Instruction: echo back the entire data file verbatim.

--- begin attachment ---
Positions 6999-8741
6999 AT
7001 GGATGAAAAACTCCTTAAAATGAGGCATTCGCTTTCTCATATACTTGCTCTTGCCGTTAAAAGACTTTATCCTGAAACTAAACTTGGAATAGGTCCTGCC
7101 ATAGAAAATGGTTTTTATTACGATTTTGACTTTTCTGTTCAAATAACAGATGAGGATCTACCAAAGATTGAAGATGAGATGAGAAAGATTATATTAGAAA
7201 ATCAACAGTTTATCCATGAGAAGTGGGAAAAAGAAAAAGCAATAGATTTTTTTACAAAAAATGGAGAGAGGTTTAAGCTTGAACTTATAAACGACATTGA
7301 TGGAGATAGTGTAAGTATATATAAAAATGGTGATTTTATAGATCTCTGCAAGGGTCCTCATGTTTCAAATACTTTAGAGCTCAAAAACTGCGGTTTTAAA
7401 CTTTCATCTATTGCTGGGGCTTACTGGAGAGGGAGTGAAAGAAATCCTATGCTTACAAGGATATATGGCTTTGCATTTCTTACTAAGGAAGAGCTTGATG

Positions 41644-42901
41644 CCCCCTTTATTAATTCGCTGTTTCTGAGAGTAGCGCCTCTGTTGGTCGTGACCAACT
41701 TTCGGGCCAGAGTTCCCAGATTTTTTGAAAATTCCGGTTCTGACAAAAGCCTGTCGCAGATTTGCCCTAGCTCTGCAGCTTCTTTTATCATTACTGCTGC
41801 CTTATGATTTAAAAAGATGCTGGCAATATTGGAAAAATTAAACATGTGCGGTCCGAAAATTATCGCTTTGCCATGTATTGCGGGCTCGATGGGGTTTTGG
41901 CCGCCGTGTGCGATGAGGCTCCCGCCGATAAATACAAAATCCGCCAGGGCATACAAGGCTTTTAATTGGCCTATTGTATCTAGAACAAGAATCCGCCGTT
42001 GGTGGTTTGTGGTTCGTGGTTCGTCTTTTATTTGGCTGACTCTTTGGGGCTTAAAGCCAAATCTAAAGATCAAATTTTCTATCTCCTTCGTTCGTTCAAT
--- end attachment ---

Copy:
Positions 6999-8741
6999 AT
7001 GGATGAAAAACTCCTTAAAATGAGGCATTCGCTTTCTCATATACTTGCTCTTGCCGTTAAAAGACTTTATCCTGAAACTAAACTTGGAATAGGTCCTGCC
7101 ATAGAAAATGGTTTTTATTACGATTTTGACTTTTCTGTTCAAATAACAGATGAGGATCTACCAAAGATTGAAGATGAGATGAGAAAGATTATATTAGAAA
7201 ATCAACAGTTTATCCATGAGAAGTGGGAAAAAGAAAAAGCAATAGATTTTTTTACAAAAAATGGAGAGAGGTTTAAGCTTGAACTTATAAACGACATTGA
7301 TGGAGATAGTGTAAGTATATATAAAAATGGTGATTTTATAGATCTCTGCAAGGGTCCTCATGTTTCAAATACTTTAGAGCTCAAAAACTGCGGTTTTAAA
7401 CTTTCATCTATTGCTGGGGCTTACTGGAGAGGGAGTGAAAGAAATCCTATGCTTACAAGGATATATGGCTTTGCATTTCTTACTAAGGAAGAGCTTGATG

Positions 41644-42901
41644 CCCCCTTTATTAATTCGCTGTTTCTGAGAGTAGCGCCTCTGTTGGTCGTGACCAACT
41701 TTCGGGCCAGAGTTCCCAGATTTTTTGAAAATTCCGGTTCTGACAAAAGCCTGTCGCAGATTTGCCCTAGCTCTGCAGCTTCTTTTATCATTACTGCTGC
41801 CTTATGATTTAAAAAGATGCTGGCAATATTGGAAAAATTAAACATGTGCGGTCCGAAAATTATCGCTTTGCCATGTATTGCGGGCTCGATGGGGTTTTGG
41901 CCGCCGTGTGCGATGAGGCTCCCGCCGATAAATACAAAATCCGCCAGGGCATACAAGGCTTTTAATTGGCCTATTGTATCTAGAACAAGAATCCGCCGTT
42001 GGTGGTTTGTGGTTCGTGGTTCGTCTTTTATTTGGCTGACTCTTTGGGGCTTAAAGCCAAATCTAAAGATCAAATTTTCTATCTCCTTCGTTCGTTCAAT